“I told my story the way I saw it and I’m not here to advise anyone or validate myself or justify anything,” Hynde, 64, told ABC News’ Linsey Davis. “I said I regret a lot of things I did.”
Hynde, a native of Akron, Ohio, reveals in her autobiography that she was raped by a gang of bikers, writing, “This was all my doing and I take full responsibility. You can’t f*** about with people, especially people who wear ‘I Heart Rape’ badges.”
But critics pounced on Hynde’s writing and accused her of victim-shaming.
Hadley Freeman, a columnist for the U.K.’s The Guardian, tweeted she felt pity for Hynde, writing, “Many people seem furious with Chrissie Hynde, and I get why, but I feel pity for her. Imagine blaming y/self for sthg so awful for so long.”
Many people seem furious with Chrissie Hynde, and I get why, but I feel pity for her. Imagine blaming y/self for sthg so awful for so long. — Hadley Freeman (@HadleyFreeman) August 30, 2015
Asked by Davis about the public outcry to her writings, Hynde replied, “You know, suddenly I’m defending rape.”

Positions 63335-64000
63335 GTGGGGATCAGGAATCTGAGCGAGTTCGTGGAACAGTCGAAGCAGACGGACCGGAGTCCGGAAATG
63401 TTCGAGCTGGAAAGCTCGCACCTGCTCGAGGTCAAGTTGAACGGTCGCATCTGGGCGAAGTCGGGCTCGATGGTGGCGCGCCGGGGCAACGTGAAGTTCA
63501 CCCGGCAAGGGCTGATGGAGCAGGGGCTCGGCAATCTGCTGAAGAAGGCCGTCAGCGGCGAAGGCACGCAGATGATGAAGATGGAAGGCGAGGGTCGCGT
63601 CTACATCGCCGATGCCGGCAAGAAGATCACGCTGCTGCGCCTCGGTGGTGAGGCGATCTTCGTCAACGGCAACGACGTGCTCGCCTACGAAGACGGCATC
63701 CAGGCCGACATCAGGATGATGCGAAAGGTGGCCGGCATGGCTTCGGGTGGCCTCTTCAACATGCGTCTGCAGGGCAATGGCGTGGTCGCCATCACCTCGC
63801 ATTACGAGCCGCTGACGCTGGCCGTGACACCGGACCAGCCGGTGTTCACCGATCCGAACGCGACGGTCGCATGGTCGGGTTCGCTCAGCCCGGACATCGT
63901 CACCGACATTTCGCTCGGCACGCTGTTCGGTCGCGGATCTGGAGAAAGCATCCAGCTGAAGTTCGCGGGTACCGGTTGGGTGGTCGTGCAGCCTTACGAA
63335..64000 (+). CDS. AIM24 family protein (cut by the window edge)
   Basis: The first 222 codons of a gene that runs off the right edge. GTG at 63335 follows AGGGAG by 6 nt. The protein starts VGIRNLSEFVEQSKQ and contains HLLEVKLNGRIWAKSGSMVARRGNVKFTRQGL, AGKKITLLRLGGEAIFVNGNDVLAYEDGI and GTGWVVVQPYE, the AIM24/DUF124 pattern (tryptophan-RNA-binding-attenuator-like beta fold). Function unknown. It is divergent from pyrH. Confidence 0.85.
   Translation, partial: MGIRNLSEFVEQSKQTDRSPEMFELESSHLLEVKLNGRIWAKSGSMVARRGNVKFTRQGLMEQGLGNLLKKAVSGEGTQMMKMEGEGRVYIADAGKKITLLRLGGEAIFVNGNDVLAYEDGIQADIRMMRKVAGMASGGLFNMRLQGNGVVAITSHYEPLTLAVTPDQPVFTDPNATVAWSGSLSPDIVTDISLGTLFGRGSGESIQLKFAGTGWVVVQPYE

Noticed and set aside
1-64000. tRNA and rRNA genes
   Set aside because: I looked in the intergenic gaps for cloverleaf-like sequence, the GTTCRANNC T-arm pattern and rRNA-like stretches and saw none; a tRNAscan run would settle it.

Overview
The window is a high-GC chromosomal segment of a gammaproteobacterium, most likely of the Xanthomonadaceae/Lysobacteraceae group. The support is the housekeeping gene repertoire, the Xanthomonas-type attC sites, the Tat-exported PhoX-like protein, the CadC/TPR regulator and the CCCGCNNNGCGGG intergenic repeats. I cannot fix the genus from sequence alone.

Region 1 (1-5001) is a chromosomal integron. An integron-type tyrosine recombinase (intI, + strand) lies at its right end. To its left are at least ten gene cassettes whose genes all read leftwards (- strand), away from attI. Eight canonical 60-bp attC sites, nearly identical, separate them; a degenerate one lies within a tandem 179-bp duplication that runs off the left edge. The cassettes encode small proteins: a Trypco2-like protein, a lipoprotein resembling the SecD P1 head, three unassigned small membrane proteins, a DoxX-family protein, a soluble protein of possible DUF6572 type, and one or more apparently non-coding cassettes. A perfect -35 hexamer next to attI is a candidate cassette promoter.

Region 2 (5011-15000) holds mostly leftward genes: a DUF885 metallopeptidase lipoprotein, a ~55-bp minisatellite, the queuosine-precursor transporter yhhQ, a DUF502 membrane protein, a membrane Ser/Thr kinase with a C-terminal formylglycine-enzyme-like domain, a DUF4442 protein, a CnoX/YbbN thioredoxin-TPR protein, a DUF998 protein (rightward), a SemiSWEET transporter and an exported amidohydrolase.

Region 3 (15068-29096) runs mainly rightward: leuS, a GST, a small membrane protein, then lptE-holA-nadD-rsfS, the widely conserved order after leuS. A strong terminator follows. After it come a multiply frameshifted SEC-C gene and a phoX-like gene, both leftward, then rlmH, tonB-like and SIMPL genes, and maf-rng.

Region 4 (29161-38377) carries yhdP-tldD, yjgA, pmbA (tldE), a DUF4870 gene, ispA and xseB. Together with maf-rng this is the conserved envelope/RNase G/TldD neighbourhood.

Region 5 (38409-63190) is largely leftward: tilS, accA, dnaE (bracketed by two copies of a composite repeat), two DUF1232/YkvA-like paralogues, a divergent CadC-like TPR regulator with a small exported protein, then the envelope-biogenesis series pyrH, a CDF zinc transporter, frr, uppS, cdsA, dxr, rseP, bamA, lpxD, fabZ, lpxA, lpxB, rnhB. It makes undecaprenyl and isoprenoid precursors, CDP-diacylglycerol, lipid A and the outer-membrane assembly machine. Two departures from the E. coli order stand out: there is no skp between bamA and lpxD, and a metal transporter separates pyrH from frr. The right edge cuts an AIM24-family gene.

“You know, I went to some places no intelligent person would have gone,” she said. “These bikers I was talking about, they were dealing in some real hard drugs and some criminal activity.”
Hynde also clarified the impression that she was saying that woman who dress provocatively are “asking” to be sexually assaulted.
“I never said that,” Hynde said. “I think that women who dress provocatively are asking for something. They’re asking for some sort of…why do you dress provocatively?”
Hynde said that rape is not really her subject but she is happy to talk about today’s pop stars making what Hynde describes as sexually explicit videos.
“To me, it’s pornographic, yeah, when you’re in your underwear and you’re bumping and grinding and singing your song,” Hynde said.
“I’m not trying to criticize other women, I’m just saying if you’re selling it through sex, then don’t say you’re a feminist on behalf of music,” she said. “Because I think little girls get very confused by that.”
Hynde’s memoir reinforces the notion that sex, drugs and rock and roll are in inseparable trio.
“Reckless” details Hynde’s obsession with rock music, her addiction to drugs and her love affair with London, where she still walks the streets with little fanfare.
Today, Hynde says she is completely drug-free and still unapologetically herself, still rocking out and performing.
“I’m glad I did what I did,” she said of her life. “Because I did what I wanted to do, which was to get in a band."